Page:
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  6.  23
    Nenad Miscevic (2013). In Search of the Reason and the Right—Rousseau's Social Contract as a Thought Experiment. Acta Analytica 28 (4):509-526.
    For Rousseau, social contract is a hypothetical one; the paper claims that it is, in contemporary terms, a political thought-experiment (TE). The abductive way of thinking, looking for the best normative pattern in the data, finds its counterpart in the historical abduction in the Second Discourse; the analogy between the two secures the methodological unity of Rousseau’s political philosophy. The proposed reading of the work as a TE shows that it fulfills the necessary requirements put by (hopefully) intuitively acceptable (...)
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  7. Basileios Kroustallis (2012). Film as Thought Experiment: A Happy-Go-Lucky Case? Film-Philosophy 16 (1):72-84.
    Can some films be genuine thought experiments that challenge our commonsense intuitions? Certain filmic narratives and their mise-en-scène details reveal rigorous reasoning and counterintuitive outcomes on philosophical issues, such as skepticism or personal identity. But this philosophical façade may hide a mundane concern for entertainment. Unfamiliar narratives drive spectator entertainment, and every novel cinematic situation could be easily explained as part of a process that lacks motives of philosophical elucidation. -/- The paper inverses the above objection, and proposes that (...)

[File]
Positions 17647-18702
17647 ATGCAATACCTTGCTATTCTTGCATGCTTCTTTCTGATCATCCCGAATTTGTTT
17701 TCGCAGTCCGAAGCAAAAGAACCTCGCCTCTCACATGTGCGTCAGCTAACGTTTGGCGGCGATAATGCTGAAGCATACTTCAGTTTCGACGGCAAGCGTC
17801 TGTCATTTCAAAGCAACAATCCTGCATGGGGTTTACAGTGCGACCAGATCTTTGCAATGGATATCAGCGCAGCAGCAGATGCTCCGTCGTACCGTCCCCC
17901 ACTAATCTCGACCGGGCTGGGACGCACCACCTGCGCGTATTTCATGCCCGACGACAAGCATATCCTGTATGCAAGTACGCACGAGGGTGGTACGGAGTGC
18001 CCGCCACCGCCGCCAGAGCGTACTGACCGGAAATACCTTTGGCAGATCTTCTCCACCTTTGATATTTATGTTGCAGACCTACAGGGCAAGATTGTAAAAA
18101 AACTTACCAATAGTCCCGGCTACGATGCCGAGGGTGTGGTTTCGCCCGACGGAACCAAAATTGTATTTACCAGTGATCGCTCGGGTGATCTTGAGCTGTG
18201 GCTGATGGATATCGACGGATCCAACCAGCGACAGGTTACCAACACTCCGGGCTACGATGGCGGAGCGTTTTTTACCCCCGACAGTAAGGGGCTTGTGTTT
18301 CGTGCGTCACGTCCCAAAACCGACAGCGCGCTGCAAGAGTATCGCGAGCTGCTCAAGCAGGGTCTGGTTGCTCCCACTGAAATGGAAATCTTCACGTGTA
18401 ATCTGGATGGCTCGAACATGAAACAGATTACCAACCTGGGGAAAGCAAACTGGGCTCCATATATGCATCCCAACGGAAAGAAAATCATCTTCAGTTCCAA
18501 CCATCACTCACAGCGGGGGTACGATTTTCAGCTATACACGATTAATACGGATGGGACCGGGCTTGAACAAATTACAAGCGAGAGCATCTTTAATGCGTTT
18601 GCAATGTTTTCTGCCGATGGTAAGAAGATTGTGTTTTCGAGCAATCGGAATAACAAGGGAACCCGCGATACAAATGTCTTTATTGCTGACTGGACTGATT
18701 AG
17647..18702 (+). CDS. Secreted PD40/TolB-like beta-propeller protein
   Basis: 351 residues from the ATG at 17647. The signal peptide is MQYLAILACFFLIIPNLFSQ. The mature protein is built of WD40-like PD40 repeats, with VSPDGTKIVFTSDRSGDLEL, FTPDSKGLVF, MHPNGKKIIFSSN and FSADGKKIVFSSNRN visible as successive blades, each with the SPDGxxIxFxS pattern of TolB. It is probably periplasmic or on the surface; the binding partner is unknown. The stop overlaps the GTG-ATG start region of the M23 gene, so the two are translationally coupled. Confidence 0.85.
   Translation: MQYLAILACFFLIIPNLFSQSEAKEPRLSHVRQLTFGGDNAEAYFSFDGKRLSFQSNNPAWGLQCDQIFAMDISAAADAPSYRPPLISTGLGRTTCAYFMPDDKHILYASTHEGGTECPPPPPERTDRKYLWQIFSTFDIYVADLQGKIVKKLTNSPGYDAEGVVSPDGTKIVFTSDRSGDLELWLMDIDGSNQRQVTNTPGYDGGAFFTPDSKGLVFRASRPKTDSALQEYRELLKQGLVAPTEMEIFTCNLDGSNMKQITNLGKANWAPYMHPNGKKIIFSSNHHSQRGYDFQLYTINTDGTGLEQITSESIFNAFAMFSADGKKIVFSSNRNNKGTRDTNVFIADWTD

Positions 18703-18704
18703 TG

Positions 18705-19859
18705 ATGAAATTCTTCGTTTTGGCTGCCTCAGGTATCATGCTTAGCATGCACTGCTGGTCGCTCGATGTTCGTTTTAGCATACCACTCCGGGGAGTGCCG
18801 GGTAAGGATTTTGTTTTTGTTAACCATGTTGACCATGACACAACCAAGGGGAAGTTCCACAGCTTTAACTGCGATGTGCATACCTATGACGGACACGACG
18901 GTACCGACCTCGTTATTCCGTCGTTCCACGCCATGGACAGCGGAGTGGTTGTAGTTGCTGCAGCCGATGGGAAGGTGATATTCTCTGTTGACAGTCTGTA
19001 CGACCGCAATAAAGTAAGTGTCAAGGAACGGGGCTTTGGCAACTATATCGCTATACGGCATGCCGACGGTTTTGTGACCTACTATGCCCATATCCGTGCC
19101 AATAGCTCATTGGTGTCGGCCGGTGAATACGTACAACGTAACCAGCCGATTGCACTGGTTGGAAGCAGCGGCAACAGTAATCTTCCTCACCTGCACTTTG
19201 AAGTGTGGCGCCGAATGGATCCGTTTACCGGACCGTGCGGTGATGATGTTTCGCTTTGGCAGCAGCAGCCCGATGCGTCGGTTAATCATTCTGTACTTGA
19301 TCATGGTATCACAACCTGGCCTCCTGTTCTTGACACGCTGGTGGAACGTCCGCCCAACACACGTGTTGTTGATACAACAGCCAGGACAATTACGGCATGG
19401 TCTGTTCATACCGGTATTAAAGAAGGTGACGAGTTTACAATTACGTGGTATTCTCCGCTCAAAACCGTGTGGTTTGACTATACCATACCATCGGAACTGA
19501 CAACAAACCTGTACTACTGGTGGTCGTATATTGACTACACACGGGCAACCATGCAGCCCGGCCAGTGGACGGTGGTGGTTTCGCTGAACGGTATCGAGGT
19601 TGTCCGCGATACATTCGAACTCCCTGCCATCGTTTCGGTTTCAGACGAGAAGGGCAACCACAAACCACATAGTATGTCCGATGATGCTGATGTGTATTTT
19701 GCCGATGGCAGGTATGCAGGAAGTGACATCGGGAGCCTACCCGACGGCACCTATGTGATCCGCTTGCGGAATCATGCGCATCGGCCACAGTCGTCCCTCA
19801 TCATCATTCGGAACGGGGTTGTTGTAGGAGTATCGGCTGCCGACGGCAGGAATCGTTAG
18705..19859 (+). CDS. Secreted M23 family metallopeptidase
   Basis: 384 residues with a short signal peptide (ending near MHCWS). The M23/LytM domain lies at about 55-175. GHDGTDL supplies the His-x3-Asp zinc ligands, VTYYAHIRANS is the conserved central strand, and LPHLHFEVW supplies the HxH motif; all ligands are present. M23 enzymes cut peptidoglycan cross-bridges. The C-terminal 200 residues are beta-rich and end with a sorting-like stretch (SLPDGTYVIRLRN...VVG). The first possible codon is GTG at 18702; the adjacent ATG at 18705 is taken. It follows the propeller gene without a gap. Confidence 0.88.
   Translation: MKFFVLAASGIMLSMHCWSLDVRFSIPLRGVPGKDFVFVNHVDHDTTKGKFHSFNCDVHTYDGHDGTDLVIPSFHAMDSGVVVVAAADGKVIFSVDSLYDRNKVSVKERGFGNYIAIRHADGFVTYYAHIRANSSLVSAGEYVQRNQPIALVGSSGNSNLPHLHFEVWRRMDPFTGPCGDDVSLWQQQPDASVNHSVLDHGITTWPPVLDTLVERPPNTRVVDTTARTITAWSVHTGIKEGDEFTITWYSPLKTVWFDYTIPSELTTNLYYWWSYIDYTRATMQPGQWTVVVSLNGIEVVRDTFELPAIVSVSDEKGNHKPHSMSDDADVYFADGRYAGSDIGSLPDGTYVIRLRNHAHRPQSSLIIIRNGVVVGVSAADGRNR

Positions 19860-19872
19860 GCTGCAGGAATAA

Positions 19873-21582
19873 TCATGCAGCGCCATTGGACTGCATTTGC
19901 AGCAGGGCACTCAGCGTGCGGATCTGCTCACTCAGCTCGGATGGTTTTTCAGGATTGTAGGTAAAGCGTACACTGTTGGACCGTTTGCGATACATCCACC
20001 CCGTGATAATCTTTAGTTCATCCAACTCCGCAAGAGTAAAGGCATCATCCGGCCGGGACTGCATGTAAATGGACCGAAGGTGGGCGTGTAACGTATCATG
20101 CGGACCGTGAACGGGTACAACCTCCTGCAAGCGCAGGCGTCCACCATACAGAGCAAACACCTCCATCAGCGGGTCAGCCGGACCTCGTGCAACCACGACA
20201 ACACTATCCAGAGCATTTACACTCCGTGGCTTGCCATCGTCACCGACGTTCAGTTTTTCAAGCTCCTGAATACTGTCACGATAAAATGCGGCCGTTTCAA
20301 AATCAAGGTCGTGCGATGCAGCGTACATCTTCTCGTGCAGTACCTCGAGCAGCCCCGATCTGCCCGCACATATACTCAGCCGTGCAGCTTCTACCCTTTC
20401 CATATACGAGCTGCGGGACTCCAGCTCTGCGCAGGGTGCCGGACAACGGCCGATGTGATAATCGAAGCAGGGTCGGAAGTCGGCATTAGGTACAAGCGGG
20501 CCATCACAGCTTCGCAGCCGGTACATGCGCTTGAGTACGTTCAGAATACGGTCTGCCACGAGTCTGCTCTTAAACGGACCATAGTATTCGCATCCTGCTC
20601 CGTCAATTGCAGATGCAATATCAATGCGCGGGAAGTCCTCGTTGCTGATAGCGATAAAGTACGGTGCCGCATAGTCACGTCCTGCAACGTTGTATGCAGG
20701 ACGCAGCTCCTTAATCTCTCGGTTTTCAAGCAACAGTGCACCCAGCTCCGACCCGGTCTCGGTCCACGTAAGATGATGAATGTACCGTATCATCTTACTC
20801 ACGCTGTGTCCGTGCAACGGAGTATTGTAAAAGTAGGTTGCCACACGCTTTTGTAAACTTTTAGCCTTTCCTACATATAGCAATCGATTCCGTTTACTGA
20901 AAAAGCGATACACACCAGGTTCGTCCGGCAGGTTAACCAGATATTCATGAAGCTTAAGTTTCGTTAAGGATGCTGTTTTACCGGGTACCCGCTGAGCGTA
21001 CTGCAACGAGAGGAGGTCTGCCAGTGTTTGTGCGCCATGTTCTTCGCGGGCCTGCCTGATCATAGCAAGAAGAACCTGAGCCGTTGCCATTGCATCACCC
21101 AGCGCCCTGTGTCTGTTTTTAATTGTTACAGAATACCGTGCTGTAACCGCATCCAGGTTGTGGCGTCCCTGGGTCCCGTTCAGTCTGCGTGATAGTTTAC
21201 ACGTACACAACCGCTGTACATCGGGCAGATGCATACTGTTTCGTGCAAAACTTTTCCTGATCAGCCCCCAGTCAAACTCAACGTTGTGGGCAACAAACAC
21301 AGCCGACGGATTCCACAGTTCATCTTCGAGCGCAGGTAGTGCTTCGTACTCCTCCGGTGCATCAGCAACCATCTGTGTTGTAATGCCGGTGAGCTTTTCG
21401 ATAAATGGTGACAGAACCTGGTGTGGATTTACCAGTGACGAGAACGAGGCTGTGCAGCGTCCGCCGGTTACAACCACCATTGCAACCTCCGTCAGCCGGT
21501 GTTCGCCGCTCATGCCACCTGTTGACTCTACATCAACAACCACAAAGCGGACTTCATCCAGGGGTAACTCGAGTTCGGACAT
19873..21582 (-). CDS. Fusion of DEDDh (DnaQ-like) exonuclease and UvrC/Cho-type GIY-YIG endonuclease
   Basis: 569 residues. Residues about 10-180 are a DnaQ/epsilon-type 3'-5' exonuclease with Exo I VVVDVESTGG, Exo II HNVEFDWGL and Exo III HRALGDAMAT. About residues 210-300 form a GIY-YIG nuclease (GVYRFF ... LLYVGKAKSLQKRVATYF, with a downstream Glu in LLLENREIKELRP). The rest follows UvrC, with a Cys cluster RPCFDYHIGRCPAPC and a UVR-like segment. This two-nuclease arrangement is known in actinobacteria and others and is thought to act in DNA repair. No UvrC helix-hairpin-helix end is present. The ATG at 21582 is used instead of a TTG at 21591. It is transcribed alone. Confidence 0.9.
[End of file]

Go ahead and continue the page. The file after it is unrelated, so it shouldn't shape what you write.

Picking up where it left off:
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  8.  74
    Kent Bach (1988). Burge's New Thought Experiment: Back to the Drawing Room. Journal of Philosophy 85 (February):88-97.
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  9.  77
    Paul Benioff (2005). Towards a Coherent Theory of Physics and Mathematics: The Theory–Experiment Connection. Foundations of Physics 35 (11):1825-1856.